There's something truly exciting about running across the very first issue of a new magazine, one you haven't heard a word about in advance, especially in these precarious times for all ventures that deal with the printed word. That happened recently to me during a visit to Barnes & Noble, where I stumbled upon 12th Street.

This new journal, we're told, is "published by the Riggio Honors Program: Writing and Democracy, of the undergraduate Writing Program at the New School, New York City, N.Y." A further acknowledgement on the second page thanks Leonard and Louise Riggio, "who made this unique and essential program possible, allowing us to learn new ways to read and write, and for providing us with a public voice."

The magazine's cover is filled with print only, as if to taunt the visual gods that seem to reign supreme these days, all of it rendered in different fonts and point sizes, some of them in black and others white, all of it set against a red backdrop. When you look more carefully, you realize that these sort of haphazardly arranged words and sentences are quotes from the material that appears inside the magazine and so provide something of a laid-back table of contents (even though there's a perfectly conventional one inside).

For example, right beneath the 12th Street banner come the words, in small black type, "The first three sentences of 'The innocent,' a story on page 9," followed, in much larger, much heavier white type by, "Hey. Psst. Is anyone there?" Some of this is very intriguing, and some of it is sort of precious.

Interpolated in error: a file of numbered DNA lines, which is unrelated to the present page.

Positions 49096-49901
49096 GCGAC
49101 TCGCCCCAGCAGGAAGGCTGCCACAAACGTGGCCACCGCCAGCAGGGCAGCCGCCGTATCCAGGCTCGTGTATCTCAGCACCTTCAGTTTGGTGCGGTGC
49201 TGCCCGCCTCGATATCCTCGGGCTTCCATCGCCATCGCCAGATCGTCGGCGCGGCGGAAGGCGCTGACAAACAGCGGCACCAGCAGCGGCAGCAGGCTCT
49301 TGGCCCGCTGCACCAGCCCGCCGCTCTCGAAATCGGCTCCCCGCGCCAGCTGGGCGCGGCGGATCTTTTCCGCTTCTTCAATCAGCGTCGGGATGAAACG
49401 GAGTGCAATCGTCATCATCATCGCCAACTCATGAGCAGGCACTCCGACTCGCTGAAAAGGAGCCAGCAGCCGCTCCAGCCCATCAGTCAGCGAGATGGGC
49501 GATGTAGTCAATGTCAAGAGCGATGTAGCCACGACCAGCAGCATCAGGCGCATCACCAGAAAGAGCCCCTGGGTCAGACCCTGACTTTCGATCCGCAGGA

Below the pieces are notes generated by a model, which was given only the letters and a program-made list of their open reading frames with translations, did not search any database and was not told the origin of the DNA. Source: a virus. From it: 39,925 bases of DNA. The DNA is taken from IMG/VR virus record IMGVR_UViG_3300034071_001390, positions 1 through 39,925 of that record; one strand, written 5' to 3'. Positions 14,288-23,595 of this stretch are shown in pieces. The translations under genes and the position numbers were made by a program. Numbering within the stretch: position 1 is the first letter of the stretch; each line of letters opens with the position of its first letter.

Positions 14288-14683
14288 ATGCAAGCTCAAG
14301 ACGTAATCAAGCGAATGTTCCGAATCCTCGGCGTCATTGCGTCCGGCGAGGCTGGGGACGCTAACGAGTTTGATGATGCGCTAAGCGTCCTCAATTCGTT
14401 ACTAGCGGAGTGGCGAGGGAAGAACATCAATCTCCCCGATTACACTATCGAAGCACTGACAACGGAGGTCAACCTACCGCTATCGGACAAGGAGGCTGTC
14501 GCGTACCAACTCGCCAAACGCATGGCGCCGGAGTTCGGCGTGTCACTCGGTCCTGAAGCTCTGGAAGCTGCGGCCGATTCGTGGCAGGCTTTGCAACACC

Inside, the magazine is not only filled with stories, poems, interviews and nonfiction of all sorts, but there are also several statements of purpose relevant to what the magazine hopes to accomplish. First off, there's a quote from E.B. White, of New Yorker fame, which is a truly heartening sign: "In the days of my youth, in the days of my youth/I lay in West Twelfth Street, writhing with Truth."

Directly across from these words is a letter from the editor in chief, Adrián Jiménez. "The history of West 12th Street in New York City is self-evident. Located in the West Village, there are shadows on every block of those who have lived and worked here before. I have seen and held a copy of a literary journal called 12th Street, published in 1949, by the New School. This is our history. With this first issue, we continue the history of 12th Street, the place and the journal, while relying on the resources of the present.

"The staff, in creating a new legacy with our founding issue, discussed the goals of 12th Street at length. Our mission is to present literature that establishes a discourse on the artist as intellectual and explores the role of the writer in the world. We want to promote literature as an engine of democracy."

These are lofty goals, and readers will have to be the final judges in all this. Still, one can only wish such optimism well, especially since it so clearly flies in the face of current attitudes. That, in itself, takes a lot of courage.


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